Pathologist found 50 areas of injury on Ana's head and body, court hears

Pathologist found 50 areas of injury on Ana's head and body, court hears
Pathologist found 50 areas of injury on Ana's head and body, court hears

It was May 16, 2018 – two days after Ana was reported missing by her parents. Boy B had been helping gardai with their investigation into her disappearance.

Trial: The scene of the killing at Glenwood House in Lucan. Photo: Colin Keegan, Collins Dublin

Trial: The scene of the killing at Glenwood House in Lucan. Photo: Colin Keegan, Collins Dublin

Trial: The scene of the killing at Glenwood House in Lucan. Photo: Colin Keegan, Collins Dublin

In a conversation with a guidance counsellor, Boy B said that perhaps the two men who had attacked Boy A in the park had either “got, taken, or kidnapped” her.

The counsellor had contacted Boy B to offer her support as she knew he was one of the last people to see Ana.

Boy B told her he had spoken to gardai three times and was “stressed” and “feeling the pressure” of being interviewed by them. Boy B called it an “interrogation”.

During their conversation, the counsellor noticed Boy B mentioned “around 10 times” that he was not the last person to see Ana. He told her he’d walked with Ana to the park, but left before her and Boy A.

Ana Kriegel's parents, Geraldine and Patrick Kriegel. Photo: Steve Humphreys

Ana Kriegel's parents, Geraldine and Patrick Kriegel. Photo: Steve Humphreys

Ana Kriegel’s parents, Geraldine and Patrick Kriegel. Photo: Steve Humphreys

Boy B also mentioned “more than once” that Boy A had scratches on his body and those injuries had come from an attack in the park.

She said Boy B was worried about Ana being missing and offered a theory about what had happened to Ana, saying that perhaps the men who attacked Boy A had “got, kidnapped or taken” her.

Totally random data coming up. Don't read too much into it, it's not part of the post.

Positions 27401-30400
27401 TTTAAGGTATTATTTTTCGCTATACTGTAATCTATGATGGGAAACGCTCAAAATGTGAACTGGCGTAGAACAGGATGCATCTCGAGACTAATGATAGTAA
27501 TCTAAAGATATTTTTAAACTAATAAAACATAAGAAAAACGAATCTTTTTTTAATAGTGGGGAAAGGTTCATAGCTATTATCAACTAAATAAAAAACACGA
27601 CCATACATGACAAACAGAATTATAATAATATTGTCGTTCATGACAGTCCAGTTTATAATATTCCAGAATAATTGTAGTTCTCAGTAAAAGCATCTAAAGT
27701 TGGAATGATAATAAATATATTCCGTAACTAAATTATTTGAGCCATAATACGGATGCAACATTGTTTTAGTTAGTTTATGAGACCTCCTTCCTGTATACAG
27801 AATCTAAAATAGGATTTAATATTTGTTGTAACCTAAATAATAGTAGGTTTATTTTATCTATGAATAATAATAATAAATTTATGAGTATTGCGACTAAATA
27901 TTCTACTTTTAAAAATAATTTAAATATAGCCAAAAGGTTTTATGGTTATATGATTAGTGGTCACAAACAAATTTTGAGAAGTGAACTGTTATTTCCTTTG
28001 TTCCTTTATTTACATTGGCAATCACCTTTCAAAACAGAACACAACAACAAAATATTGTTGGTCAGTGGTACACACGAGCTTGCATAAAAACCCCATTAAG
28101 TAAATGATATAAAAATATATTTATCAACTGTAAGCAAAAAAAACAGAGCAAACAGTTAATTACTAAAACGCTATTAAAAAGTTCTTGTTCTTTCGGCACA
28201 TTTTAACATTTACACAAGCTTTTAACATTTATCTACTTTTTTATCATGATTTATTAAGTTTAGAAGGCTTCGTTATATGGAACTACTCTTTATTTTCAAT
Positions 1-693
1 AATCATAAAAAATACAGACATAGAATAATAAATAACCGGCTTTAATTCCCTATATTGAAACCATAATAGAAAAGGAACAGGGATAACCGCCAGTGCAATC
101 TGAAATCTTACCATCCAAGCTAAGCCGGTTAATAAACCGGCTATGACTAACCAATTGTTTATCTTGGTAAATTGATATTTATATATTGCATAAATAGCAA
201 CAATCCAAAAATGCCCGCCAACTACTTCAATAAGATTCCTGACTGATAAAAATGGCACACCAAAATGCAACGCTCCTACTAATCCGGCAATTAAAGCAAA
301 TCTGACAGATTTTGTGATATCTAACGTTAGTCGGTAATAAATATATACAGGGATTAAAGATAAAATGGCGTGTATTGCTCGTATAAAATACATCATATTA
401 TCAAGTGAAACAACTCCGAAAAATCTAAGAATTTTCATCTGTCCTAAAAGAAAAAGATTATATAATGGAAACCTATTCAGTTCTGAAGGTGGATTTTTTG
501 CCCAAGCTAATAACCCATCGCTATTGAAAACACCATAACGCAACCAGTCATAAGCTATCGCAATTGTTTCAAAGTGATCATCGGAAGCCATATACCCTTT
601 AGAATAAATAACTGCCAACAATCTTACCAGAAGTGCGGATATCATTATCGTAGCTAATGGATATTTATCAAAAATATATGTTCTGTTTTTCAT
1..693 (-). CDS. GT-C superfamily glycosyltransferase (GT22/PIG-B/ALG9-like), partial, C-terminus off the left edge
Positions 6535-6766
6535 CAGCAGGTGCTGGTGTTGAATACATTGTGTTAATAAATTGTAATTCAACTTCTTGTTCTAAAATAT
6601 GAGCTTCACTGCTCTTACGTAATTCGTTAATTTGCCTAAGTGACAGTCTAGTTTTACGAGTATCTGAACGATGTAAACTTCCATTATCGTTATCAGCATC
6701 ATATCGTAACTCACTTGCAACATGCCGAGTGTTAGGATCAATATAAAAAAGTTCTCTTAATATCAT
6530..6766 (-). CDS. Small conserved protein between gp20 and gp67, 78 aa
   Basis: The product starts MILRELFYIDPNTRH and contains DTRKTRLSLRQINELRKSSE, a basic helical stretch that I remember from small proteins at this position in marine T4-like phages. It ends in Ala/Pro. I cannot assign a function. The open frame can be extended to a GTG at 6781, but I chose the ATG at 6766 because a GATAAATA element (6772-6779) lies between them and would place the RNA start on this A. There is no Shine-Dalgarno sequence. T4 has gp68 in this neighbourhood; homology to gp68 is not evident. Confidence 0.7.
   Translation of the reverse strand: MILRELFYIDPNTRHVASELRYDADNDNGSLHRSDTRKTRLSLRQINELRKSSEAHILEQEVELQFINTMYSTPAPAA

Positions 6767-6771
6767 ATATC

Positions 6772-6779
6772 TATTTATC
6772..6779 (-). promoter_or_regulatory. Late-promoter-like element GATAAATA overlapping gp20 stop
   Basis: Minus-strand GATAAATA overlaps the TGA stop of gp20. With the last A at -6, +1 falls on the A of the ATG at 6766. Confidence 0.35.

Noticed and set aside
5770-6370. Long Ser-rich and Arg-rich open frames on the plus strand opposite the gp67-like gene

However, it appears Boy B was doubting Boy A’s claim he had been assaulted.

The day after meeting with the counsellor, Boy B told a garda he believed that injuries which Boy A said he received in an assault by two older teens had been inflicted on him by Ana.

When Detective Garda Marcus Roantree met Boy B on May 17, 2018, Ana’s body had just been found.

Gda Roantree said Boy B knew Ana’s body had been found and told him he was nervous because he was one of the last people seen with her.

Boy B also told him that Boy A had spoken briefly about being assaulted.

Gda Roantree said Boy B told him he believed “Ana did this to him” as Boy A would have had “more marks on his face” if he’d been assaulted by two big guys.

Meanwhile, Boy A was feeling “nervous” and “anxious”, another woman who counselled him said.

She was aware Boy A was one of the last people to be seen by Ana. She had also spoken to Boy A’s mother, who told her he’d been beaten up in the park.

The witness said Boy A told her about his physical injuries from the assault and the pain he was in.

Ana’s name was mentioned during her conversation with Boy A, the witness said. Boy A told her he knew Ana but wasn’t her friend. He also said she had asked him out but he’d told her he wasn’t interested. She then gave him a look and stormed off.

The witness said she spoke to Boy A a second time, and he told her he was going to complete an evofit, or computer-generated image, of his attackers, with gardai. He also told her he was having trouble sleeping as he was in pain and had “no appetite”.

The two youths, aged 13 at the time, have pleaded not guilty before the Central Criminal Court to murdering Ana Kriegel (14) at Glenwood House, Laraghcon, Clonee Road in Lucan on May 14 last year.

Boy A has also denied a charge of aggravated sexual assault. The jury heard this week about gardai finding Ana’s body. By Thursday, May 17, Ana had been missing nearly 72 hours.

During that period, gardai from several stations had been joined by more than 50 members of the Civil Defence to search for her. Gardai had also searched local bodies of water and part of the River Liffey.

Sergeant Declan Birchall was in charge of the Divisional Search Team and on the Thursday his team was tasked to search the park where Ana was last seen for any signs of her.